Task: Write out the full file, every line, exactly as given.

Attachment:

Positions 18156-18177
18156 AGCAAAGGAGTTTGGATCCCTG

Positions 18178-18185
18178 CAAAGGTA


Positions 18156-18177
18156 AGCAAAGGAGTTTGGATCCCTG

Positions 18178-18185
18178 CAAAGGTA